There are two basic questions in the decision tree regarding the future of commercial e-scooters in Alexandria: Should they exist? And if so, how should restrictions on their use be enforced?
Everything else flows from those two questions – one existential and the other practical.
When a city considers whether a new technology is worth the disruption, the key factor is whether the benefits outweigh the drawbacks. One of the posited benefits to scooters is their use in commuting the last mile to the Metro or to work. An examination of the data on scooters, however, would seem to indicate that usage is not particularly widespread.
In today’s Alexandria Times page 1 story, “The future of e-scooters,” the data reveals that while 201,340 scooter trips took place between Jan. 1 and Aug. 31 in Alexandria, there were 114,510 separate users.
This averages to fewer than two rides per user, meaning a significant majority of the users were joyriders who only took one ride – or at most a few rides – not vast numbers of commuters who rely on the scooters for daily transportation.
Most people who have ridden the e-scooters say they’re fun. Most people who have ridden ponies also say they’re fun. Who didn’t secretly want an e-scooter, pony or motorized mini-bike while growing up? But is that reason enough for the city to spend our tax dollars and disrupt the life and endanger the safety of residents, mainly in Old Town – where 65 percent of the rides have taken place – while essentially playing the part of fairy godmother?
Anyone who seriously wants to use an e-scooter on a regular basis to commute to and from work or the Metro would be much better off financially and safety-wise buying their own scooter and helmet.
Safety is the other main reason Alexandria would be better off saying “no” to commercial e-scooters. It’s simply not safe for e-scooters to operate either in the roadway or on sidewalks in a city as dense and with roads as narrow as those in Alexandria.
Scooter riders, mostly without helmets since they’re not required, are un-safe on the streets. And pedestrians and their dogs, particularly in Old Town, are at great risk from scooters if they’re allowed on sidewalks.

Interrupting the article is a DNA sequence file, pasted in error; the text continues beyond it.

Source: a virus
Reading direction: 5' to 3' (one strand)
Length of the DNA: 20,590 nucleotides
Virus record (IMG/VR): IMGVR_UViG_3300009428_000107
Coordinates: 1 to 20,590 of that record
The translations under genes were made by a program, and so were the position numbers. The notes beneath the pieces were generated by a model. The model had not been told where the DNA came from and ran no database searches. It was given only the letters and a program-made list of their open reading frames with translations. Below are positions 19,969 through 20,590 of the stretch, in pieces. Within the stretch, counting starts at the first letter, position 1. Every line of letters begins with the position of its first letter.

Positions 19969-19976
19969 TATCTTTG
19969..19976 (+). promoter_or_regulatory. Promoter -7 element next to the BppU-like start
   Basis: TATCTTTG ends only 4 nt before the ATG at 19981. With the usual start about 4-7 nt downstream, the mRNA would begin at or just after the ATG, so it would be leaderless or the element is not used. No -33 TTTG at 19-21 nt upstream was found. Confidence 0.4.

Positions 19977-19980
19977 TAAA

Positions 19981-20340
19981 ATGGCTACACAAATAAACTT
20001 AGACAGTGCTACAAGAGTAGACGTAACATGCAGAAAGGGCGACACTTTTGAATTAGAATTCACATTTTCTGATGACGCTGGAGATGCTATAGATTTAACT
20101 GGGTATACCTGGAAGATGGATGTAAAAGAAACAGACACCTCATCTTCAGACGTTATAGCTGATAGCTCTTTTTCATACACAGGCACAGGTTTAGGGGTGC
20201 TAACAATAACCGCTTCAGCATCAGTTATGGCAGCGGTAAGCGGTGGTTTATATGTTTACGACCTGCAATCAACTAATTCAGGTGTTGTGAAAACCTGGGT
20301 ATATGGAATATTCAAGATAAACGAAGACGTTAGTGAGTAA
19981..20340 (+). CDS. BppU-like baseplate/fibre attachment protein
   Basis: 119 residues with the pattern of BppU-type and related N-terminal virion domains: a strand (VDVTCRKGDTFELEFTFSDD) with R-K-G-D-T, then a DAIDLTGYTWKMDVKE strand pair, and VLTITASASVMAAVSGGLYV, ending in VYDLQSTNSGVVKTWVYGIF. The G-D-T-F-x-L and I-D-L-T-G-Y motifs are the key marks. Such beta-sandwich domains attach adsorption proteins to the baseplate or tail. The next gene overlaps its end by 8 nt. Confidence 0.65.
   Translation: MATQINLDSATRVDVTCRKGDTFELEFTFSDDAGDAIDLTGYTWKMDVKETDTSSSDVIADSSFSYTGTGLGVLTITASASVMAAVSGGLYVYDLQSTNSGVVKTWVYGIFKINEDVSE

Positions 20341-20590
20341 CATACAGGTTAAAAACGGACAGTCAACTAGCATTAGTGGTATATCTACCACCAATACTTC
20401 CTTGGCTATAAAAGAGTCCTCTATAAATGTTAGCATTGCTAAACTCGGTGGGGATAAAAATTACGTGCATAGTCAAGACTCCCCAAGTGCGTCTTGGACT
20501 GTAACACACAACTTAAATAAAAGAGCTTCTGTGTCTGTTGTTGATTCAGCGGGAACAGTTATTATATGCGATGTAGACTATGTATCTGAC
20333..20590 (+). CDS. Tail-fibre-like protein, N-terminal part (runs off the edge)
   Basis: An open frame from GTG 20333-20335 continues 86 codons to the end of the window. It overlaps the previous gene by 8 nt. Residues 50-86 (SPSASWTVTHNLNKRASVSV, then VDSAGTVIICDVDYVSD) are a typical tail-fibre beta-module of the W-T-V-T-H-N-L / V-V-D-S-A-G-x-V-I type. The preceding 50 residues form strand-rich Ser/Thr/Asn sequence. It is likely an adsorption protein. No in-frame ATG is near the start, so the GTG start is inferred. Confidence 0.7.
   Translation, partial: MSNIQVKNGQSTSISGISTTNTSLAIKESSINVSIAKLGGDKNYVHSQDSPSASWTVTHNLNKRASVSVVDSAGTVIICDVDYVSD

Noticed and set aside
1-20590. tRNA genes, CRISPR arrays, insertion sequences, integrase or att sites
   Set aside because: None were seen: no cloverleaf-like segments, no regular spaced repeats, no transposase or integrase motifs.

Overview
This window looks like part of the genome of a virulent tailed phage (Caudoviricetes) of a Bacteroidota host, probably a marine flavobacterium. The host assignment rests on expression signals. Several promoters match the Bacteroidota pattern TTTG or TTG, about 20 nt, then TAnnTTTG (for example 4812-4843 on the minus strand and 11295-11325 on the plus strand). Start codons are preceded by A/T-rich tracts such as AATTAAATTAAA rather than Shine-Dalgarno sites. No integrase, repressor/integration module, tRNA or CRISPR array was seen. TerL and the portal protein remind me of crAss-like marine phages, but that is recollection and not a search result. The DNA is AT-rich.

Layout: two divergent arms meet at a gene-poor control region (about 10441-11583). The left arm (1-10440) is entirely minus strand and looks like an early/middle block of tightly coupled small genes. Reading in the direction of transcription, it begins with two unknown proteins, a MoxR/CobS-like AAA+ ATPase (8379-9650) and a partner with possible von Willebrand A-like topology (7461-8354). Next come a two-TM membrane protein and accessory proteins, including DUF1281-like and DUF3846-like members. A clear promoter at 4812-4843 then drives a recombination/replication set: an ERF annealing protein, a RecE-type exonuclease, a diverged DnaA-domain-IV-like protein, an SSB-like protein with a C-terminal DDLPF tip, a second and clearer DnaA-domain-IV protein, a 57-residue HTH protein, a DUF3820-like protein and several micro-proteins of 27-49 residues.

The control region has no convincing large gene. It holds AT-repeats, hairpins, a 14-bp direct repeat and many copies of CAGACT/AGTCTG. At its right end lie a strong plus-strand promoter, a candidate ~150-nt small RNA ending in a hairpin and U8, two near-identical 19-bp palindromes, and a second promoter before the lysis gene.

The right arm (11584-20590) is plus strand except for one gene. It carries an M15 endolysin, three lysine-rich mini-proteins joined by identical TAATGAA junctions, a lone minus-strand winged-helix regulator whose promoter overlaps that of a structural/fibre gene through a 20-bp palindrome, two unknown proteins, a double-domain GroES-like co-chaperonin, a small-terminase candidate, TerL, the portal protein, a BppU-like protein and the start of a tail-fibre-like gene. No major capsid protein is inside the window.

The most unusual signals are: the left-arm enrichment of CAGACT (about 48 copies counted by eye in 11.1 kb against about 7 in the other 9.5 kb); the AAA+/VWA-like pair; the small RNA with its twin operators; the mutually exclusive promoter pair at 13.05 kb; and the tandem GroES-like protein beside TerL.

If city council decides to allow a second e-scooter pilot – and make no mistake, if there’s a second year-long pilot then scooters are here to stay – any specific provisions in the pilot are meaningless without effective enforcement mechanisms.
Effective enforcement mechanisms do not exist in the current pilot, nor in the phase two proposal, which renders this draft recommendation moot on arrival. As Old Town Civic Association Vice President Yvonne Callahan said, enforcement needs to be legal and not civil. Meaning the onus should not fall to residents to “police” this program, but on the city and scooter companies.
There are many reasons why scooters shouldn’t be allowed on sidewalks, but a key one is that there’s no way in this proposal to enforce the 6-mph speed limit. If the scooters are programmed with a 15-mph cap, the allowed speed on roads, then nothing is going to prevent riders from going that fast on sidewalks. And they will be a menace to every pedestrian and dog in their path at anything close to 15 mph.
If the city is serious about enforcement, then the onus must be on scooter companies to ensure compliance with requirements. And the only way to make that happen is to hit the companies hard in the pocket- book. A few possibilities are to fine the scooter company $250 each time:
• a person under age 18 is caught riding a scooter without an adult;
• two or more people are caught riding a scooter at once;
• a person under age 14 is caught riding without a helmet;
• someone is caught riding a scooter in a disallowed area, such as Market Square or Waterfront Park;
• a scooter is found deposited somewhere other than in a corral;
• a scooter rider runs a red light or stop sign; or
- a scooter is caught going more than 6 mph on a sidewalk.
These fines would bring in significant revenue, meaning the city could pay for dedicated police officers to be posted seven days a week in Old Town to enforce the rules. It is clear that without financial pain to scooter companies and the active involvement of city police, there will be no meaningful enforcement of a second pilot.
City residents shouldn’t have to co-exist with this invasive species. But if our elected leaders decide to plow ahead, it’s vital that they do so with effective enforcement mechanisms in place.